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Each week, Milwaukee Film presents FILMxFIVE - lists celebrating cinema in all its varied forms. This week, Black Lens' very own Donte McFadden brings you five films about health with regards to African American communities in honor of our new MInority Health Film Series! Read on...


The Minority Health Film Series, presented by Milwaukee Film and Froedtert/Medical College of Wisconsin, began this past Friday with the premiere of the documentary Mossville: When Great Trees Fall (dir. Alexander Gulstrum, 2019). The namesake of the film is a small town in Louisiana. It was a once-thriving community founded by formerly enslaved and free people of color, as well as an economically flourishing safe haven for generations of African American families. It has now become a breeding ground for petrochemical plants and their toxic black clouds. The fact that April is National Minority Health Month marks a tragic coincidence with the current stay-at-home order in Wisconsin due to the current global pandemic. This especially rings true when one observes the high percentage of people of color who have contracted or died from COVID-19 in Milwaukee County alone.


The Minority Health Film Series furthers the efforts established by the country’s first annual Minority Health Film Festival, which launched in September of last year. It was the first festival of its kind to feature both films and conversations about health issues that directly affected communities of specific racial, ethnic, and cultural identities. As we look at the film Mossville in the time of COVID-19, a major observation is that while anyone can be infected by the virus, there are nonetheless major disparities along racial lines that this current crisis has revealed in terms of the proximity of specific communities to hospitals. The crisis also reveals the absence of initiatives to address environmental and economic deficiencies in neighborhoods where Black residents are densely populated.


The Minority Health Film Festival emerged from similar initiatives that brought to fruition Black Lens and Cine Sin Fronteras, two of Milwaukee Film’s cultural pillars. I want to focus on five films from past Black Lens festival programming that examine health issues that affect Black communities.


25 to Life
(dir. Michael L. Brown, 2014)
Available to stream via Kanopy

25 TO LIFE extended trailer from 25 TO LIFE on Vimeo.


Shown during Black Lens’s inaugural year in the 2014 Milwaukee Film Festival, Michael L. Brown’s documentary focuses on William Brawner, a graduate of Howard University known for being a “ladies’ man” during his undergraduate years. He drops a bombshell a few years after finishing college that he has spent nearly his entire life living with HIV, which he contracted through a blood transfusion as a child. The film magnifies the way people living with HIV or AIDS can be stigmatize in various Black communities. It also chronicles the way in which Brawner has to confront his past romantic partners and learn from them the impact his revelation has had on their lives.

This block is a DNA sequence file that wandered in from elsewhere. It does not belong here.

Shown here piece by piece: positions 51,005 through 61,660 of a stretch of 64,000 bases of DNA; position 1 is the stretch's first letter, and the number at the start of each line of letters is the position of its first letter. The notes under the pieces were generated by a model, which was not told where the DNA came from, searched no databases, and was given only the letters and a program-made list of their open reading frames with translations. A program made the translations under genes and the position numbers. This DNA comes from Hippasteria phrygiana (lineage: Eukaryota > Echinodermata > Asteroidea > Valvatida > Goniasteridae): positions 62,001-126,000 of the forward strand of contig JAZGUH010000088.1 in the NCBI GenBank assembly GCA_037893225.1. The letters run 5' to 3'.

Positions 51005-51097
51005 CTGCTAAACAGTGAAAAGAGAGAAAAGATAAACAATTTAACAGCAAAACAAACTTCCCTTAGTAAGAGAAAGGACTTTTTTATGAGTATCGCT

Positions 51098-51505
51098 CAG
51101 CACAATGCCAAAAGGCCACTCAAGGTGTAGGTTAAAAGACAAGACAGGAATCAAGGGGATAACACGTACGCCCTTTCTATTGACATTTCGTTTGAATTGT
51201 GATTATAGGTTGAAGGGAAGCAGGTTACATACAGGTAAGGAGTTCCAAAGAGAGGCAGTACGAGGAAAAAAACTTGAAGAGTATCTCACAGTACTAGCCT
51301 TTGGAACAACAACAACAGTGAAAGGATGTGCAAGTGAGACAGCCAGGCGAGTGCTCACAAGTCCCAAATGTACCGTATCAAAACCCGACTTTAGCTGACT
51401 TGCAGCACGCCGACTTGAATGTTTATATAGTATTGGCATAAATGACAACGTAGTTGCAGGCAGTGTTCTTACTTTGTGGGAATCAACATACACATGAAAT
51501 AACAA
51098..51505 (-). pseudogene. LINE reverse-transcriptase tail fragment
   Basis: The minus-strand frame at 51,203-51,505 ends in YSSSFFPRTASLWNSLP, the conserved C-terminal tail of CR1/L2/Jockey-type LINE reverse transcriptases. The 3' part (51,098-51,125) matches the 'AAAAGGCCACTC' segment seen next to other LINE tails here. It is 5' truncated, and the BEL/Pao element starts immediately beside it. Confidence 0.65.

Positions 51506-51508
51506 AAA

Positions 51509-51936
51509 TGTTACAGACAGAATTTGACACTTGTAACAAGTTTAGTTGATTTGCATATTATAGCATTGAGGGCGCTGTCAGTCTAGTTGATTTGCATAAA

A Girl Like Grace 
(dir. Ty Hodges, 2015)
Available to stream via Amazon Prime, Hoopla, VUDU, and Pluto TV

Ty Hodges’s drama focuses on Grace (Ryan Destiny), a high school student who struggles to cope with the suicide of her best friend while dealing with a bullying clique (led by Raven-Symone) and a difficult relationship with her mother (Garcelle Beauvais). When she befriends Andrea’s older sister, Share, (Meagan Good), what begins as a path towards self-discovery leads to unfamiliar and dangerous territory. This is one of the few films presented by Black Lens that has directly addressed the way suicide can disrupt people’s lives in a lingering way, leaving a void that haunts a community for an indefinite period of time.


(dir. Jennifer Brea, 2017)

Available to stream via Netflix

This documentary chronicles Jennifer Brea’s discovery of Chronicle Fatigue Syndrome, an affliction that turns her once highly active life upside down and confines her to immobility for long periods of time. In the face of unsuccessful attempts to find a correct diagnosis and cure, she finds solace through her supportive husband, Omar Wasow, and a global community of others who suffer from the same affliction. The mysterious nature of Brea’s disease, and the turn of events it has on her life strikes home for people right now who are adjusting to living under quarantine, especially those who have been infected with COVID-19 and have been fortunate to survive the virus.


Baby Steps 
(dir. Eric Dyson, 2018)
Available to stream here!

Baby Steps New Teaser from EA Dyson on Vimeo.


A visceral short that illuminates the strain between childhood friends Kenny (Kenny Cooper) and Pete (Ray Stoney), especially when one of them hits an emotional wall on the anniversary of his father’s suicide. As Kenny battles with his own mental health struggles, he seeks solace from Pete, who makes a strenuous effort to bring a sense of calm and stability at the expense of his own relationship. While Eric Dyson’s film also deals with the effects of suicide on one’s family, it also magnifies a familial trajectory of mental health problems that leaves Kenny to wonder if he is doomed to meet the same fate.


Evelyn X Evelyn 
(dir. Eric Pumphrey, 2019)
Available to stream via HBO GO/HBO Now

Eric Pumphrey’s dramatic short follows a couple, Evelyn (Natalie Paul)  and Charles (Jocko Sims), coping with the death of their son in 1956. To capture Charles’s struggles to console his wife, Evelyn is portrayed by multiple other actresses to illustrate the difficult and traumatizing process of mourning. It is a unique visual strategy that conveys the compounding pain and suffering that a parent experiences in losing a child.

Posted by: Tom Fuchs